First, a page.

12. What customs apply to the hand salute? (cont’d) • When to salute • When you meet a senior officer outdoors • When you are saluted by a junior officer • When you are indoors at specified times • At the conclusion of an outdoor conversation with a senior officer • When a senior officer passes in an officially marked vehicle • When an officer approaches a group outdoors Lesson 3, Chapter 1, Customs and Courtesies for Air Force Junior ROTC

  13. Why is respect for rank important? • Respect for rank • Maintains discipline • Promotes the smooth conduct of military affairs Lesson 3, Chapter 1, Customs and Courtesies for Air Force Junior ROTC

  14. What is the procedure for reporting to an officer? • Entrance • Knock once and wait for an answer. • March in at attention. • Take most direct route to the officer. • Halt about two paces from the officer or desk. • Face the officer directly. Lesson 3, Chapter 1, Customs and Courtesies for Air Force Junior ROTC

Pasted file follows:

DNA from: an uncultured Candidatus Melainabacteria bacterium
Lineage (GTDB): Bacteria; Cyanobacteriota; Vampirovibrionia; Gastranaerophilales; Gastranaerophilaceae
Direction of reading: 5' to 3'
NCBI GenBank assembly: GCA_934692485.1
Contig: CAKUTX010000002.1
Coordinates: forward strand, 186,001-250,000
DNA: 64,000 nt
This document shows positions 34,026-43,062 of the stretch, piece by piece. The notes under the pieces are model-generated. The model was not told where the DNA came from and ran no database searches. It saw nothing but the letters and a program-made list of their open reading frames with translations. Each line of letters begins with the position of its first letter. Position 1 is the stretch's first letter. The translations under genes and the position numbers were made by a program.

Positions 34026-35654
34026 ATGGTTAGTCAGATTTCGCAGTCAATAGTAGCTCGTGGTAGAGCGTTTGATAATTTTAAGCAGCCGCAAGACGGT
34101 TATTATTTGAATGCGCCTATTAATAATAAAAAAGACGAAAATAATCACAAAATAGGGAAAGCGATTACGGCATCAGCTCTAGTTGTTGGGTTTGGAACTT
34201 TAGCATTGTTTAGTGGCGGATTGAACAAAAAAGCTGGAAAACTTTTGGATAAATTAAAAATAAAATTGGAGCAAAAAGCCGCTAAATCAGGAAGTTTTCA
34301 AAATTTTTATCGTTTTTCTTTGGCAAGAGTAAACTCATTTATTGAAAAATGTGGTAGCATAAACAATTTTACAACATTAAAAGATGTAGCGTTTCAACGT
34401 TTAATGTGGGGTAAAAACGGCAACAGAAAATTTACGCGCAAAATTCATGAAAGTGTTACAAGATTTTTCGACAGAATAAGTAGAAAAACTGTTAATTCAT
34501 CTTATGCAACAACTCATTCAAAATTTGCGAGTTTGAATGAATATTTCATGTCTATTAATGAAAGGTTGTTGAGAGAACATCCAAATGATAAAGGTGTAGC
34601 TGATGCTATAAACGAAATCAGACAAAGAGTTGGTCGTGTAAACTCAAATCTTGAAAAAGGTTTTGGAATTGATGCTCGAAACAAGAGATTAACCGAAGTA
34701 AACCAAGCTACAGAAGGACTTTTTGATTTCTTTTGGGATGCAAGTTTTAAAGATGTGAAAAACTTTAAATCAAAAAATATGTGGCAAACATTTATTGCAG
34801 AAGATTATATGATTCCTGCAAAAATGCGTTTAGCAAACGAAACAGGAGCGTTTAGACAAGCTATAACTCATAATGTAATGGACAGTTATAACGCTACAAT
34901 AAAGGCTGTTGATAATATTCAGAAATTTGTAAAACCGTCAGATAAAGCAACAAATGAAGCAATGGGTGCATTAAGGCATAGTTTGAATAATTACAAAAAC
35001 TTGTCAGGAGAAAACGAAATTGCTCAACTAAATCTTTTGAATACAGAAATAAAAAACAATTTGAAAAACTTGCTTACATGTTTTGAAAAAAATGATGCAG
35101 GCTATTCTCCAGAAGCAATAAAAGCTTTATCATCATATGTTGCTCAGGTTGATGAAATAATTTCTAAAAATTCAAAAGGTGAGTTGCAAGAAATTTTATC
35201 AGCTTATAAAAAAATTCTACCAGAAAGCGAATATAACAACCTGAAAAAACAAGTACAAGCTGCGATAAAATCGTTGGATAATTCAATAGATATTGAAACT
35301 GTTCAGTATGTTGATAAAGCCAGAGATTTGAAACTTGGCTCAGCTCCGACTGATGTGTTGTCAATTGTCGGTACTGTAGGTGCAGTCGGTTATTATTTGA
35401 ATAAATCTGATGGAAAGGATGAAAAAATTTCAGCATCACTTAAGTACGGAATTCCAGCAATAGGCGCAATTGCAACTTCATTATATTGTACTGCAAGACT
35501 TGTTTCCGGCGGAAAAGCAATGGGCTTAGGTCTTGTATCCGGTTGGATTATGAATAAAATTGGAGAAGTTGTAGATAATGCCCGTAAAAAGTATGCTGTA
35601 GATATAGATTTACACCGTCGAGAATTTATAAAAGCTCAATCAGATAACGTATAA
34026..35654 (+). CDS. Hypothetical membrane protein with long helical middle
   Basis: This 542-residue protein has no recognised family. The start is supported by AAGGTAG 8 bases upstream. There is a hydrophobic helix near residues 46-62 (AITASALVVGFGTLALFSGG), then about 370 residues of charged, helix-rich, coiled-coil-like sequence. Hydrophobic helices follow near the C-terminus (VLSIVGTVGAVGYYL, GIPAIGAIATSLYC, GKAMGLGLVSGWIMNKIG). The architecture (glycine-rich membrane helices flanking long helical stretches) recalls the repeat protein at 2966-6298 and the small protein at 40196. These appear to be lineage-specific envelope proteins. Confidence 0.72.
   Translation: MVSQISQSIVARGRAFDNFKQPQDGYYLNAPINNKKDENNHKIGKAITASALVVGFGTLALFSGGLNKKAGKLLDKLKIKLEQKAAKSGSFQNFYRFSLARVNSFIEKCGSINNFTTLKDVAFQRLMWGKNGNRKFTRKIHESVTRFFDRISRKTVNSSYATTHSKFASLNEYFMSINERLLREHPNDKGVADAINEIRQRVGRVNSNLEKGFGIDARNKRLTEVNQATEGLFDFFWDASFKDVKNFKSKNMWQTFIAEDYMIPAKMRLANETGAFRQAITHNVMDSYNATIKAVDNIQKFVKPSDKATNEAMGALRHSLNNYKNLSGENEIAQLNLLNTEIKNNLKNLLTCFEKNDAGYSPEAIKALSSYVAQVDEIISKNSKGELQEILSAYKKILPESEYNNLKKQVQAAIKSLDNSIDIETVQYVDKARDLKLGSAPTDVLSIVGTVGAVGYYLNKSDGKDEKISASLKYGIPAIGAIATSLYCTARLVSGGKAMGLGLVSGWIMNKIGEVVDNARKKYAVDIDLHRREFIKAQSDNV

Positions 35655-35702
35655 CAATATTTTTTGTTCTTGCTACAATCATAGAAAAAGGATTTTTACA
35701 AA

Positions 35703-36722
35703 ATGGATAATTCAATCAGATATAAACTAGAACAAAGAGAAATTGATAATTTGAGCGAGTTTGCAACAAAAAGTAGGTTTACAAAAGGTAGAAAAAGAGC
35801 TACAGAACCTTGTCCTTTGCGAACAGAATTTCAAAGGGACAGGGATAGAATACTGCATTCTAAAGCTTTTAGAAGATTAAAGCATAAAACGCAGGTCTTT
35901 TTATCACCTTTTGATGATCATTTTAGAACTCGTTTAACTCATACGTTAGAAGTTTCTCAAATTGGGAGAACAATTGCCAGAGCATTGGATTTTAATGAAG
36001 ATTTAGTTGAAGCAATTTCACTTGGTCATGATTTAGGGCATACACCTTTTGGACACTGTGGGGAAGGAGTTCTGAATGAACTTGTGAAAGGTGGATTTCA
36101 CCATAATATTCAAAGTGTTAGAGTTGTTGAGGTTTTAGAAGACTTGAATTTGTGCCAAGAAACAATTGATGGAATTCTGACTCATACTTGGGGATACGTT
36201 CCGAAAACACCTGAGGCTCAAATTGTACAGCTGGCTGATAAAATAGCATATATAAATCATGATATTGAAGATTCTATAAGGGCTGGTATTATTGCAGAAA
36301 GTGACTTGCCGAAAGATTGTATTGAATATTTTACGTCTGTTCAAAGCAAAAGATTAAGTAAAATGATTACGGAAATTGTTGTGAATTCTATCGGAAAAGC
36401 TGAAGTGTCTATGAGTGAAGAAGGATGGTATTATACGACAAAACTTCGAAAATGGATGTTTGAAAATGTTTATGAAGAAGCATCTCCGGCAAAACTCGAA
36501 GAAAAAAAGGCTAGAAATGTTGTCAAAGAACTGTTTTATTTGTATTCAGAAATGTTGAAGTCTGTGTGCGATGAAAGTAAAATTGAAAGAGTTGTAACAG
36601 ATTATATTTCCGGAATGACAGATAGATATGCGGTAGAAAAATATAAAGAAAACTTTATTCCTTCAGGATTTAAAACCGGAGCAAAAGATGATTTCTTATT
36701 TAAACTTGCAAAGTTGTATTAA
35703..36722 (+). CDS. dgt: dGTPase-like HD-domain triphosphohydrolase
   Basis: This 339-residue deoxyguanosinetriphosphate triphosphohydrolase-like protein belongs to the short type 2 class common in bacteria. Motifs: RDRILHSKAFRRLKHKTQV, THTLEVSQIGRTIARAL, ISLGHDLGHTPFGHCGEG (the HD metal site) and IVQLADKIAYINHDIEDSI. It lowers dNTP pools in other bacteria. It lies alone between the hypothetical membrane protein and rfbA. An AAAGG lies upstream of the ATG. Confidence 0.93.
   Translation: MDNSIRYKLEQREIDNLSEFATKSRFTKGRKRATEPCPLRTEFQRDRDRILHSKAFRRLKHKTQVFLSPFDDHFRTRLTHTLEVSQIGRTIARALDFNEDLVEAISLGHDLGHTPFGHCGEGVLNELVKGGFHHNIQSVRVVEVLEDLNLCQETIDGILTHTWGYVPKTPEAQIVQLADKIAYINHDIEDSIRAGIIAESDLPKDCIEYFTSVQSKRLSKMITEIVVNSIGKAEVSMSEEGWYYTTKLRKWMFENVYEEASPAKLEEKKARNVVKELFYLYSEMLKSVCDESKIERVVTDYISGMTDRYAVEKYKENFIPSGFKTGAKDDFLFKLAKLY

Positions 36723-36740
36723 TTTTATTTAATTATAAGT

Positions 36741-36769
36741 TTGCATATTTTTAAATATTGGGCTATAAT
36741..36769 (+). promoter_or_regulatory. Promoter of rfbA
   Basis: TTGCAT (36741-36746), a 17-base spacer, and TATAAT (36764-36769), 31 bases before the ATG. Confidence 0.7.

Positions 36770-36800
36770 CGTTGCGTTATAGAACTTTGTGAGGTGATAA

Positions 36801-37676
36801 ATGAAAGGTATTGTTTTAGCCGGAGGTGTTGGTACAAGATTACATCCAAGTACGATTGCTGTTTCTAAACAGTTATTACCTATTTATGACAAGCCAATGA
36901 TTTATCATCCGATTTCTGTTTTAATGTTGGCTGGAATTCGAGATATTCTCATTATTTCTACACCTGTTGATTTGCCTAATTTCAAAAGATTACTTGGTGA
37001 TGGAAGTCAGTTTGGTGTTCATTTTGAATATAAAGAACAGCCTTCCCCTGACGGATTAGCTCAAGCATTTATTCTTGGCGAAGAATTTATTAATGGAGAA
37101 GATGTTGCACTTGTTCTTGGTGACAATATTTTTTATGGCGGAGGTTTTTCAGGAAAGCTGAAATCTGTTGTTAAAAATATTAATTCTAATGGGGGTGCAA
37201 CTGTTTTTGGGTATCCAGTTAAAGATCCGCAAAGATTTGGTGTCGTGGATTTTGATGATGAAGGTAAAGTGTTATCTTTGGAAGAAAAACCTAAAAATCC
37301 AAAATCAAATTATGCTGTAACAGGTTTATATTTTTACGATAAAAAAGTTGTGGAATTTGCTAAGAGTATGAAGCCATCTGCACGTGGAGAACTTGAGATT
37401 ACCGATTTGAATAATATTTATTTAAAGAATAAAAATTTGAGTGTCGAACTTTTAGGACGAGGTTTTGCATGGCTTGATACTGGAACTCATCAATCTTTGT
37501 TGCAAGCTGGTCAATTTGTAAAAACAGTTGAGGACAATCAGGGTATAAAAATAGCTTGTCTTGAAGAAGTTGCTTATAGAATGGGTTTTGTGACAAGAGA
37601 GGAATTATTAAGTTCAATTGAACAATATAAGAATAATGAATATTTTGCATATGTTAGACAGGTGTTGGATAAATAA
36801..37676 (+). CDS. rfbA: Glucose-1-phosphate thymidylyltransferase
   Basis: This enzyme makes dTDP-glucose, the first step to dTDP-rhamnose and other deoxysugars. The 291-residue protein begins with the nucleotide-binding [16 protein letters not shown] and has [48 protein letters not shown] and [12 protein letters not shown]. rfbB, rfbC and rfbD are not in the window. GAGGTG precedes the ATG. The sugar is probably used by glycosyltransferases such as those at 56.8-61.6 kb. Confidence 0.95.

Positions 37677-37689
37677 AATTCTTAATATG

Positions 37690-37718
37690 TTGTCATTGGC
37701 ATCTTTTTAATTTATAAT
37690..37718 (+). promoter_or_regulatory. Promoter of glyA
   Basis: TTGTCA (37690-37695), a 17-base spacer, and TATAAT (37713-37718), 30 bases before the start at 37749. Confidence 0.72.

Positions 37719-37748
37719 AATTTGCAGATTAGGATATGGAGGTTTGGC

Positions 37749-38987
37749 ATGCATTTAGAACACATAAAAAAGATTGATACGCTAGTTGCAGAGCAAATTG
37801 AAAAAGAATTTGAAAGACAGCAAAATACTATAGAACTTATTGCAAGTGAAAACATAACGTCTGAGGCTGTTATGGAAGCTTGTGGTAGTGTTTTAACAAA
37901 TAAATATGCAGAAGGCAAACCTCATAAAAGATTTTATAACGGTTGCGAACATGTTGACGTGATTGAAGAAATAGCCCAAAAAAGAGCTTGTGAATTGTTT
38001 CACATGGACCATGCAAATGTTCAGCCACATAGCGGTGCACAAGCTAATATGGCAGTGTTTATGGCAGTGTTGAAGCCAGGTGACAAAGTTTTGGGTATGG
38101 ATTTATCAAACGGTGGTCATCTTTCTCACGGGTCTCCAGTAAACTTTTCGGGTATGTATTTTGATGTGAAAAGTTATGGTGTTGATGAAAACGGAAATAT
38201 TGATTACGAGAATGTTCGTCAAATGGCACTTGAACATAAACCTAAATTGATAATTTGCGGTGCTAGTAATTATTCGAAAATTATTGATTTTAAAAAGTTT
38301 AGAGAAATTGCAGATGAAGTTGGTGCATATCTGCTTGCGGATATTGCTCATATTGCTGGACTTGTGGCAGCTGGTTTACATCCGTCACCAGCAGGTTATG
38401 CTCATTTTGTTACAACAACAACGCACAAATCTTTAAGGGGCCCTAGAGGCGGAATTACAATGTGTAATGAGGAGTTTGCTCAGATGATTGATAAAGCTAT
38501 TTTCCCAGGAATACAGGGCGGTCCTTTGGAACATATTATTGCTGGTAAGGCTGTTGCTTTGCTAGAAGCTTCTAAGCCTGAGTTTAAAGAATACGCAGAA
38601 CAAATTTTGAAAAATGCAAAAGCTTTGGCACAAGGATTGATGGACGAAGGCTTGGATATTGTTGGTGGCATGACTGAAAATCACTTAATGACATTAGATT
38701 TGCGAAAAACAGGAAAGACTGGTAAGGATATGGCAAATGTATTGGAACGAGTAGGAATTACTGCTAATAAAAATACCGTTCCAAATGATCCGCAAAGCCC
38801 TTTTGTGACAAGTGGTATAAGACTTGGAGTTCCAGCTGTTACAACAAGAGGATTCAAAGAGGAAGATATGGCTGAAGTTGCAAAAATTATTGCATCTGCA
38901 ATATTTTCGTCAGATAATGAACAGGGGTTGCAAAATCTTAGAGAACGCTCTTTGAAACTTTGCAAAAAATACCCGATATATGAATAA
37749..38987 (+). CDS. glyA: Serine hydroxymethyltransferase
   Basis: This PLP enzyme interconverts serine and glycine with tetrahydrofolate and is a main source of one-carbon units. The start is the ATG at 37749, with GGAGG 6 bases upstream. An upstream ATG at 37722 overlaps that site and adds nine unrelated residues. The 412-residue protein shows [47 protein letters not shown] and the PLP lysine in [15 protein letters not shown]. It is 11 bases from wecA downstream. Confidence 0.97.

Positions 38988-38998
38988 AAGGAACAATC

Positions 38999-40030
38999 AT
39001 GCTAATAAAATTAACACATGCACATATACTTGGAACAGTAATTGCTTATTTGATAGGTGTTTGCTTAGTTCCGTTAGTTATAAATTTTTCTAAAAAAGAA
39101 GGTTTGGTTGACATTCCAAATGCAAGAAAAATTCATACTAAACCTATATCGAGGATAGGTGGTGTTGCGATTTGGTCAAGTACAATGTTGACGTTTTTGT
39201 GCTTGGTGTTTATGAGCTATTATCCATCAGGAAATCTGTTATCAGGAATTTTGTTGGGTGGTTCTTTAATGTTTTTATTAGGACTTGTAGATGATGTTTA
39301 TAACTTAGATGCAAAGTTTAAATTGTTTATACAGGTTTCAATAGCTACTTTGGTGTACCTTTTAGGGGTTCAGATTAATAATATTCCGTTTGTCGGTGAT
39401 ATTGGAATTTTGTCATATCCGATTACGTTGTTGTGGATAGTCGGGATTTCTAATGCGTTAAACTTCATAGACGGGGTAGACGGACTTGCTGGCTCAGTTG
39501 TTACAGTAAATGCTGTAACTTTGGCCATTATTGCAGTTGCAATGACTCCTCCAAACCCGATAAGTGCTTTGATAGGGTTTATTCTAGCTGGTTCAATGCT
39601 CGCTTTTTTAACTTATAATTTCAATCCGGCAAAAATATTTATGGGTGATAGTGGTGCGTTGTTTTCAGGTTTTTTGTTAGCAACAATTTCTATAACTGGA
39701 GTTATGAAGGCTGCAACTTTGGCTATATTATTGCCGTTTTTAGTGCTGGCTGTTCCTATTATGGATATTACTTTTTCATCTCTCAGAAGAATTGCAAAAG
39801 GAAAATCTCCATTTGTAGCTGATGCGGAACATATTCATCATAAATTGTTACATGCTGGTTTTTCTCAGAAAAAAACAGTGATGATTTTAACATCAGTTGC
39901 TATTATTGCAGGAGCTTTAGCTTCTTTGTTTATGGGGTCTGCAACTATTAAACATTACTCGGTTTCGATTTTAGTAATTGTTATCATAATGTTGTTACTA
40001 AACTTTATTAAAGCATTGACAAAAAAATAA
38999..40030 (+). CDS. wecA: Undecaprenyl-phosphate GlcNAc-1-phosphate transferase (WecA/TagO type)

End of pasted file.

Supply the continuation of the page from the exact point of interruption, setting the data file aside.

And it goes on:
15. What is the procedure for reporting to an officer? (cont’d) • Reporting • Report with snap and precision. • Salute properly. • When your hand reaches the saluting position, begin your reporting statement. • Hold your salute until your statement is completed and the officer has returned your salute. Lesson 3, Chapter 1, Customs and Courtesies for Air Force Junior ROTC

  16. What is the procedure for reporting to an officer? (cont’d) • Stand at attention until otherwise ordered. • When the conversation is finished, come to attention and properly salute until the officer returns the salute. Lesson 3, Chapter 1, Customs and Courtesies for Air Force Junior ROTC